Blu-ray Review: ‘The Man with the Iron Fists’ Scrapes Bottom of Kung Fu Barrel

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CHICAGO – “The Man with the Iron Fists” is the most tedious picture in many a moon. How, you may ask, can wall-to-wall action possibly by tedious? Two reasons: 1.) The action is nonstop, and 2.) The characters are impossible to care about. The single take of Uma Thurman’s devastated outburst upon awakening from her coma is the emotional hook that keeps the audience engaged as she wreaks her path of vengeance through both volumes of “Kill Bill.”

RZA’s unfortunate directorial debut lacks that crucial moment designed to spur an audience’s emotional involvement. Instead, it hurls the viewer headfirst through an assortment of blood-spattered plot threads so needlessly complicated and breathlessly detailed that they are rendered quickly incoherent. The plot doesn’t matter anyway, since it serves solely as a clothesline for gratuitous action sequences recycled from older, vastly superior kung fu blockbusters—the kind that RZA and his pal Quentin Tarantino have memorized since the early days of their moviegoing lives. Blu-ray Rating: 1.0/5.0
Blu-ray Rating: 1.0/5.0

RZA supplied some memorable music for the climactic battle scene in “Kill Bill: Vol. 1,” so it’s only natural that Tarantino would want to serve as “presenter” (not producer) of his first big-screen spectacle. Sadly, QT has a reputation for presenting unwatchable vanity projects for his buddies (Larry Bishop’s “Hell Ride” comes to mind), and this slickly lensed dreck is no exception. Mumbling his dialogue without any trace of expression or personality, RZA delivers one of the year’s very worst performances as a vengeful blacksmith who escapes his American slaveholders only to get his arms lopped off in feudal China. Luckily, his new iron appendages transform him into a two-fisted warrior under the tutelage of Mr. Knife (Russell Crowe, borrowing his Javert costume from “Les Misérables”). Even though this film was released a month before Tarantino’s latest (and weakest) directorial effort, “Fists” plays like a Z-grade rehash of “Django Unchained,” with RZA and Crowe standing in for Jamie Foxx and Christoph Waltz. The awful script co-authored by Eli Roth (whose career highlight is still his faux “Thanksgiving” trailer) has none of the wit or suspense that make even Tarantino’s worst films worthwhile. Even the subtitled dialogue is clunky. When RZA tests his iron fists by punching holes through walls, a nearby crowd of kids exclaim, “Wow! Very formidable!” Wow, indeed.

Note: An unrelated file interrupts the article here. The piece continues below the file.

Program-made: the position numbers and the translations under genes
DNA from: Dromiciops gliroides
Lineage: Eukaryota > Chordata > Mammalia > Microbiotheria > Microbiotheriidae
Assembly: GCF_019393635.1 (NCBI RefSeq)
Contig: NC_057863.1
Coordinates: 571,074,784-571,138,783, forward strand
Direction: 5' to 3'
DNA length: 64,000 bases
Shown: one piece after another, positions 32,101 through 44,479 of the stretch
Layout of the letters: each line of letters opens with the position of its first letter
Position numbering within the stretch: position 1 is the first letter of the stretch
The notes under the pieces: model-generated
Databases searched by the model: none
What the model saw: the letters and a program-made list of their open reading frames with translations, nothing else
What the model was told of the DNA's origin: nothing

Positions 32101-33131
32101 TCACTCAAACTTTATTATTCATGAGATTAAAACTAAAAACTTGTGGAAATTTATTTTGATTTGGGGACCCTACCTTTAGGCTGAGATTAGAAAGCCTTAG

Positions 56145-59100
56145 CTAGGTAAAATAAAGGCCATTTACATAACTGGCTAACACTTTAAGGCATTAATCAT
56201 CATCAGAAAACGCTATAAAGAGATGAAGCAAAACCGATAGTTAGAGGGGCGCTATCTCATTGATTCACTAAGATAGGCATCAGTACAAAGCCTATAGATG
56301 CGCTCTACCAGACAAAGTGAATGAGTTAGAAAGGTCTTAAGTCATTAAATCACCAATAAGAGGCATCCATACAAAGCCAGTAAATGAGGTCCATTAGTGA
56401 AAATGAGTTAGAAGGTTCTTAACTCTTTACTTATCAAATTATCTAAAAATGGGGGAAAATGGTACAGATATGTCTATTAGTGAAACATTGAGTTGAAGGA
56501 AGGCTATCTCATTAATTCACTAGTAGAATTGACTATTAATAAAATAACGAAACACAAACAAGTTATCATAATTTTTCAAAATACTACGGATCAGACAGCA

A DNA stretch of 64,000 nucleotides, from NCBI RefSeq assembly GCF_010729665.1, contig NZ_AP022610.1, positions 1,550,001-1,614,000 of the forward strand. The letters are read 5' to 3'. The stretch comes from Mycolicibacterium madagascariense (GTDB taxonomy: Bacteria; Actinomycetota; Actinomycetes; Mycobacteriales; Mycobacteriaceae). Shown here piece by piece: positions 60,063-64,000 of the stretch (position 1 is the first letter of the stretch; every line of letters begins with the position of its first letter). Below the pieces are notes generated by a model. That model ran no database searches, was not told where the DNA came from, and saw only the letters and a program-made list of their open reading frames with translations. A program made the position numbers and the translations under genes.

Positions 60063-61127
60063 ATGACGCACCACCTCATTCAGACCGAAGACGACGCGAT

The Man with the Iron Fists was released on Blu-ray and DVD on February 12th, 2013.
The Man with the Iron Fists was released on Blu-ray and DVD on February 12th, 2013.
Photo credit: Universal Studios Home Entertainment

Some icons whose careers received a momentary boost from Tarantino’s fanboy love turn up in throwaway cameos (Pam Grier, Gordon Liu), while the agelessly radiant Lucy Liu again proves that she is never more photogenic than when she’s walking purposefully toward the lens, sporting a pokerface of formidable impenetrability (though nothing tops her slo-mo strut down the hallway in “Kill Bill: Vol. 1”). You know an action movie is in trouble when its most thrilling choreography consists of walking. The only glimmer of potential arises in the outfit worn by “The X-Blade” (Rick Yune), which includes a series of concealed knives that come in handy during the film’s one diverting fight. There’s also some potential intrigue in the scene where X-Blade encounters his arch enemy in a hall of mirrors (a la “The Lady from Shanghai”), but like everything else in RZA’s all-too-busy misfire, its potential remains unrealized.

“The Man with the Iron Fists” is presented in 1080p High Definition (with a 2.40:1 aspect ratio), accompanied by English, Spanish and French audio tracks and is available in a BD-Live-enabled Blu-ray/DVD/digital copy/Ultraviolet combo pack equipped with a pocket BLU app. Extras include an unrated cut (adding 12 minutes to the running time), 24 minutes of deleted scenes that flesh out the film’s overabundance of subplots, and a few featurettes so glib they might as well be labeled featurette teasers. A commentary track in which RZA discussed his cinematic influences while shedding light on the multitude of homages his film paid would’ve at least brought some much-needed substance to this depressingly shallow mess.

‘The Man with the Iron Fists’ is released by Universal Studios Home Entertainment and stars RZA, Russell Crowe, Cung Le, Lucy Liu, Byron Mann, Rick Yune, David Bautista and Jamie Chung. It was written by RZA and Eli Roth and directed by RZA. It was released on February 12th, 2013. The theatrical cut is rated R. staff writer Matt Fagerholm

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